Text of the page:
A disturbing new report on the status of the care of adults with type 1 diabetes (T1D) worldwide was recently released at a major European diabetes meeting. The conclusion, according to one of the presenters, was “a bad result for most people.”
The report, which was based on information from an initiative called the Study of Adults’ Glycemia in T1D, was presented at the annual meeting of the European Association for the Study of Diabetes, held in 2019 in Barcelona. The study contained data on nearly 4,000 people aged 26 and above who had type 1 diabetes. They were from 17 countries in Europe, Asia, the Middle East and Latin America.
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The basic statistic analyzed was hemoglobin A1C (HbA1c), which measures a person’s average level of blood sugar control over the previous two or three months. The target for people with diabetes is an A1C of less than 7%, but according to the new report, only a quarter to a fifth of the patients were attaining that goal. According to report presenter Eric M. Renard, MD, “It is a bad result for most people…. There is really a need for education.”
Other discouraging results were reported. For example, only one out of five patients used an insulin pump and only about one out of four employed continuous glucose monitoring (CGM). Another issue concerned insulin titration — that is, calculating a patient’s dose of insulin according to blood sugar levels. Diabetes experts advise that patients be educated to do this themselves, but the report found that only 57% of the patients were doing so — the others relied on physician-driven titration. According to Dr. Renard, “It’s a bit surprising to see that 43% of these type 1 diabetes patients are waiting for their physicians to tell them the dose they should use. It’s quite unexpected in type 1 diabetes patients.” About one out of ten patients experienced a severe episode of low blood sugar in the past three months; about one out of twenty had a severe episode of high blood sugar.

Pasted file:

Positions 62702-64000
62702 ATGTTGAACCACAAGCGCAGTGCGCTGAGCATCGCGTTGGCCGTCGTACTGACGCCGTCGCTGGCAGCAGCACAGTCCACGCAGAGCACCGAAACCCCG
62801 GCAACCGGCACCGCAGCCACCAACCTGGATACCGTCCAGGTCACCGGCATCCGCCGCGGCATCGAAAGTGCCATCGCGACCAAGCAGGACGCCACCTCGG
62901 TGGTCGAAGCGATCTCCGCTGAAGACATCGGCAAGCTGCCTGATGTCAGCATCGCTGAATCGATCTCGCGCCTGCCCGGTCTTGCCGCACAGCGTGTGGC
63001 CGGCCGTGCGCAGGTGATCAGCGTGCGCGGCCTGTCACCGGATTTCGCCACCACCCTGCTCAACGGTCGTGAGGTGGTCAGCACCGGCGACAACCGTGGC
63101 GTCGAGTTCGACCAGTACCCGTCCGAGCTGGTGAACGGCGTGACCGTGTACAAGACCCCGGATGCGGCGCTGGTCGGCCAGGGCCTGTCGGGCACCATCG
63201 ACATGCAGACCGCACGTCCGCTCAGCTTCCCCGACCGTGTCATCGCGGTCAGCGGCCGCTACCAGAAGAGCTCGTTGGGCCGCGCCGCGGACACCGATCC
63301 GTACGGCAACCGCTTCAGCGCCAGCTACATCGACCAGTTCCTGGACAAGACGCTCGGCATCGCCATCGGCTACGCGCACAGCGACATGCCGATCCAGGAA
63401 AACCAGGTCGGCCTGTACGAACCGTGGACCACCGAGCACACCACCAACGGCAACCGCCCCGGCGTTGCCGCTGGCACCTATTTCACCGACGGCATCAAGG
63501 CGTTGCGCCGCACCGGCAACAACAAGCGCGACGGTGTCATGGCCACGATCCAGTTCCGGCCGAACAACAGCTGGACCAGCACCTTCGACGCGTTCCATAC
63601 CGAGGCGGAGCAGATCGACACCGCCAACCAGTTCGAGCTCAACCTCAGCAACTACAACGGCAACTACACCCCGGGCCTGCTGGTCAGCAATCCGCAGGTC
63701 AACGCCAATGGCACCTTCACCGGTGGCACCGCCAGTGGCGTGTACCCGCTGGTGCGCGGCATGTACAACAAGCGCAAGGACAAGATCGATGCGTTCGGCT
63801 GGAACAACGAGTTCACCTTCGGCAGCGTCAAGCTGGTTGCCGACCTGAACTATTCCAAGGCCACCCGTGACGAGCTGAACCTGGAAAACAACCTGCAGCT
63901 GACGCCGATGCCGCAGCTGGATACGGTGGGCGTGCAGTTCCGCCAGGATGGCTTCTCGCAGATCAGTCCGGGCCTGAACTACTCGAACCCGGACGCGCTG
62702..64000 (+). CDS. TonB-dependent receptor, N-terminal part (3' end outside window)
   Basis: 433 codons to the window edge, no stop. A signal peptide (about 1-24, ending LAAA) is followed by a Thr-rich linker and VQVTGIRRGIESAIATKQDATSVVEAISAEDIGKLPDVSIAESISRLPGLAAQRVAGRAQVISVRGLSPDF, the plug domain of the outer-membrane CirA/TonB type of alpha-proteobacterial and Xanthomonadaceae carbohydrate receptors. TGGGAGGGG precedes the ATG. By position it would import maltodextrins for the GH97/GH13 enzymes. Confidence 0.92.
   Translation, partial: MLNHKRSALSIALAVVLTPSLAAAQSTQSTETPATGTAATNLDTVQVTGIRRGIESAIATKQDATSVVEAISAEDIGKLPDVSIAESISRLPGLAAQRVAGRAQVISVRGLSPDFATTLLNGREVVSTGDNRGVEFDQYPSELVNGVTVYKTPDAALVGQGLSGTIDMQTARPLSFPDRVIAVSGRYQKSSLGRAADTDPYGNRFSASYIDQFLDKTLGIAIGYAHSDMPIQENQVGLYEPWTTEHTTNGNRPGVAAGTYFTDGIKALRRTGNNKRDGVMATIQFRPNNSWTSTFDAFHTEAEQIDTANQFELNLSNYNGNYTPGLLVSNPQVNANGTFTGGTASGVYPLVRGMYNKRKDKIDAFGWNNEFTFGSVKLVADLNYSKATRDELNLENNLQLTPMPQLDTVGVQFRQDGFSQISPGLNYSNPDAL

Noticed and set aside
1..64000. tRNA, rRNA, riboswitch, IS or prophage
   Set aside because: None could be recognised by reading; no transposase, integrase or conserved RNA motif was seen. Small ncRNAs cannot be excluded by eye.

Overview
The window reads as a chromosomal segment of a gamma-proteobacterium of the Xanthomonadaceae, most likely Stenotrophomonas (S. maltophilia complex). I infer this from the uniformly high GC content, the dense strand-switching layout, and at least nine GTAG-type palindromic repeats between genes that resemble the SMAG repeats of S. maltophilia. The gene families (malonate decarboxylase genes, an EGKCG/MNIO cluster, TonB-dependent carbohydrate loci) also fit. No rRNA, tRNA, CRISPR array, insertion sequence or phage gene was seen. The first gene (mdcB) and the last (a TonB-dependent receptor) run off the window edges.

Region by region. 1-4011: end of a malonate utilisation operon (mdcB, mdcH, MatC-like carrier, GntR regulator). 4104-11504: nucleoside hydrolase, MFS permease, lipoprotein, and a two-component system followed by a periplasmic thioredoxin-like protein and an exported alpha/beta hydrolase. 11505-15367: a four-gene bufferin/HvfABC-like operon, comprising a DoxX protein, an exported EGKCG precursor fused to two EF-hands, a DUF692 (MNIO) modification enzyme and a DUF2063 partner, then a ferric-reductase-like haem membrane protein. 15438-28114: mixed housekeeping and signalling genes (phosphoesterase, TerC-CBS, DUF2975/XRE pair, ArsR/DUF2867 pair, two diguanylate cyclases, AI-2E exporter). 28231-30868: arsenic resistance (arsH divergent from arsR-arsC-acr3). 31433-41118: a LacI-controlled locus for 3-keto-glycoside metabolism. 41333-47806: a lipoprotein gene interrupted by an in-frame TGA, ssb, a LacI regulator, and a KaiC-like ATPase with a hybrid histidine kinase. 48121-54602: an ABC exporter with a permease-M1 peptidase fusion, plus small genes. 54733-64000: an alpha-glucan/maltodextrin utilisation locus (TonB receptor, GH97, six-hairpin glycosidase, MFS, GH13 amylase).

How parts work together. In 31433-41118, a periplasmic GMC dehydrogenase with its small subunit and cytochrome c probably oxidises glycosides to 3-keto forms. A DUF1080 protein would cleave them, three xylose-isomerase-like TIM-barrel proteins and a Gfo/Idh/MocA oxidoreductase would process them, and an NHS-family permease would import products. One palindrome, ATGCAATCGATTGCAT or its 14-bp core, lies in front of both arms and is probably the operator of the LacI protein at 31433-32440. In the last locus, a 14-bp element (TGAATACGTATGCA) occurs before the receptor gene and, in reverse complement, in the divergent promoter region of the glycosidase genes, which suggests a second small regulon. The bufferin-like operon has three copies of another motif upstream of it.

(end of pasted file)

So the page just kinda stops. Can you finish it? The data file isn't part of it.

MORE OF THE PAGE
Dr. Renard concluded by stressing the importance of patient education: “It’s not only the tools but also the people who live with diabetes understanding the goal of therapy. It’s how you feel with his disease and live with it and being able to see the future. Clinicians should spend more time with their patients explaining why these numbers are important.”
A freelance writer and editor based in the Chicago area, Gustaitis has a degree in journalism from Columbia University.